Industry Life Cycle Analysis

Definition of 'Industry Life Cycle Analysis'


A form of fundamental analysis involving the process of making investment decisions based on the different stages an industry is at during a given point in time. The type of position taken will depend on firm specific characteristics, as well as where the industry is at in its life cycle.

Investopedia explains 'Industry Life Cycle Analysis'


Under the production and market introduction phases, revenues and earnings are likely to be very low, which makes investments during these phases more speculative in nature. Revenues and earnings are likely to be low because there is little demand for the product, or the product is not completed. Expenses are likely to be very large during these phases as a company or industry spends a lot on marketing and research.

Through the growth phase, revenues and margins are likely to be on the rise due to an increase in demand for a product and the pricing power the firm has due to a small number of competitors. Stock prices are likely to rise during this phase.

During the maturity and stability phase, revenues and margins are likely to decline due to lower sales demand and more competition. Stock prices are likely to decline during these phases.



comments powered by Disqus
Hot Definitions
  1. National Best Bid and Offer - NBBO

    A term applying to the SEC requirement that brokers must guarantee customers the best available ask price when they buy securities and the best available bid price when they sell securities.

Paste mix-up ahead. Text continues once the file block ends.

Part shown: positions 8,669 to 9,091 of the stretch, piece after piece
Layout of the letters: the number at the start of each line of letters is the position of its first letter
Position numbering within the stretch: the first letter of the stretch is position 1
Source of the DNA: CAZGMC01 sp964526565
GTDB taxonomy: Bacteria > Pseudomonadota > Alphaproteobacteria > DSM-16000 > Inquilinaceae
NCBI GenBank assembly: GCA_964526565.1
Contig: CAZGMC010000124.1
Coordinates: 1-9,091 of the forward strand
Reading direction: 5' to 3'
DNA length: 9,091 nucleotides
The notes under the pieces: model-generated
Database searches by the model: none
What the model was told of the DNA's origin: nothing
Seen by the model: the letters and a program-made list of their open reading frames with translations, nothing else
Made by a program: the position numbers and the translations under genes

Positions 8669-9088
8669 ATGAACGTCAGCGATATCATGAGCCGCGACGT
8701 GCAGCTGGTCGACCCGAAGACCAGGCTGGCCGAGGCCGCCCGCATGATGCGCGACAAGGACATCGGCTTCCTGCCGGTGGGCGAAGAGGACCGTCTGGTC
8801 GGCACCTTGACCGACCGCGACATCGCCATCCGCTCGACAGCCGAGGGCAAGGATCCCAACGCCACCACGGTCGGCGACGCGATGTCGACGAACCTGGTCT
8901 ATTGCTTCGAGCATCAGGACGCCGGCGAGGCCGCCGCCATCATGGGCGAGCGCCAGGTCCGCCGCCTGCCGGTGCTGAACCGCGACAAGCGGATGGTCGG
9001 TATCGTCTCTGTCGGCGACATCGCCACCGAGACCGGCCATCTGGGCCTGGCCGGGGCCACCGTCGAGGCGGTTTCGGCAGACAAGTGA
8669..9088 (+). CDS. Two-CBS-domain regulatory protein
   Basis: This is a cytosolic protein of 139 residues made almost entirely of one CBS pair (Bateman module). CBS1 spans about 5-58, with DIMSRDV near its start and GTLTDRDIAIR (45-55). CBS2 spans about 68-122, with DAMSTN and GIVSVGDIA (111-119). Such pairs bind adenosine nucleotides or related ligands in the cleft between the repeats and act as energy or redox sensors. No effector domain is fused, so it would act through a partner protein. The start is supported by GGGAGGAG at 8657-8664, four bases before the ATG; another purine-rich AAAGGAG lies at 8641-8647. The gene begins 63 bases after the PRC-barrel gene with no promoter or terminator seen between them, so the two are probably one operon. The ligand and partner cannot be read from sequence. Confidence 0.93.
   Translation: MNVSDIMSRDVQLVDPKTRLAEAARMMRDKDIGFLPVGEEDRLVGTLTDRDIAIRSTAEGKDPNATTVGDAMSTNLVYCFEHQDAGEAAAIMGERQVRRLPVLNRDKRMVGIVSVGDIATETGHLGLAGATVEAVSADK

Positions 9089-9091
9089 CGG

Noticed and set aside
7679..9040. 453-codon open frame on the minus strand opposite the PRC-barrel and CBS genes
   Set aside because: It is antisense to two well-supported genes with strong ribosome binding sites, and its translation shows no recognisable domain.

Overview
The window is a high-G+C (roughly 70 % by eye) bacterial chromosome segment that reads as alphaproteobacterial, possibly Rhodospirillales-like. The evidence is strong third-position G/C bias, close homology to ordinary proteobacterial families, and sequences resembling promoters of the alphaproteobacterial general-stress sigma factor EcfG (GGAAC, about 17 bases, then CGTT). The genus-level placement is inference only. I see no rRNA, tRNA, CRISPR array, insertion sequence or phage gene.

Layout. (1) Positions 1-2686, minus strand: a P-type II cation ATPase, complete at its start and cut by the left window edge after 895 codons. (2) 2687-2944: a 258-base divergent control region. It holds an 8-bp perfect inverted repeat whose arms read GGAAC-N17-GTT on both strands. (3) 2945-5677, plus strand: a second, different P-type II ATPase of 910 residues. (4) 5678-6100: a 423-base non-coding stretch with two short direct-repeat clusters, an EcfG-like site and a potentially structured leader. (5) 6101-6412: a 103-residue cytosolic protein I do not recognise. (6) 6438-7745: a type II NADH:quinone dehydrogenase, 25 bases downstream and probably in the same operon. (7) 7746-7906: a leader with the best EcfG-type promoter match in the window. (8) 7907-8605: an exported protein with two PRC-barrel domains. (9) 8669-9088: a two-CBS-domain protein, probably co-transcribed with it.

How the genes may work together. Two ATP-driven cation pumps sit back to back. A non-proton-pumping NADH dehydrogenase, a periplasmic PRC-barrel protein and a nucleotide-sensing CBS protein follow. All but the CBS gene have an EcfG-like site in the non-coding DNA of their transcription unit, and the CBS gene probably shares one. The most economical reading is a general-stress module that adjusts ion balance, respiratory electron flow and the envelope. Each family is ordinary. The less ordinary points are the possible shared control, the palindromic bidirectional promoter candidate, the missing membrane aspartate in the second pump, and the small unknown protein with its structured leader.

2. Maintenance Margin

    The minimum amount of equity that must be maintained in a margin account. In the context of the NYSE and FINRA, after an investor has bought securities on margin, the minimum required level of margin is 25% of the total market value of the securities in the margin account.
  3. Leased Bank Guarantee

    A bank guarantee that is leased to a third party for a specific fee. The issuing bank will conduct due diligence on the creditworthiness of the customer looking to secure a bank guarantee, then lease a guarantee to that customer for a set amount of money and over a set period of time, typically less than two years.
  4. Degree Of Financial Leverage - DFL

    A ratio that measures the sensitivity of a company’s earnings per share (EPS) to fluctuations in its operating income, as a result of changes in its capital structure. Degree of Financial Leverage (DFL) measures the percentage change in EPS for a unit change in earnings before interest and taxes (EBIT).
  5. Jeff Bezos

    Self-made billionaire Jeff Bezos is famous for founding online retail giant Amazon.com.
  6. Re-fracking

    Re-fracking is the practice of returning to older wells that had been fracked in the recent past to capitalize on newer, more effective extraction technology. Re-fracking can be effective on especially tight oil deposits – where the shale products low yields – to extend their productivity.
Trading Center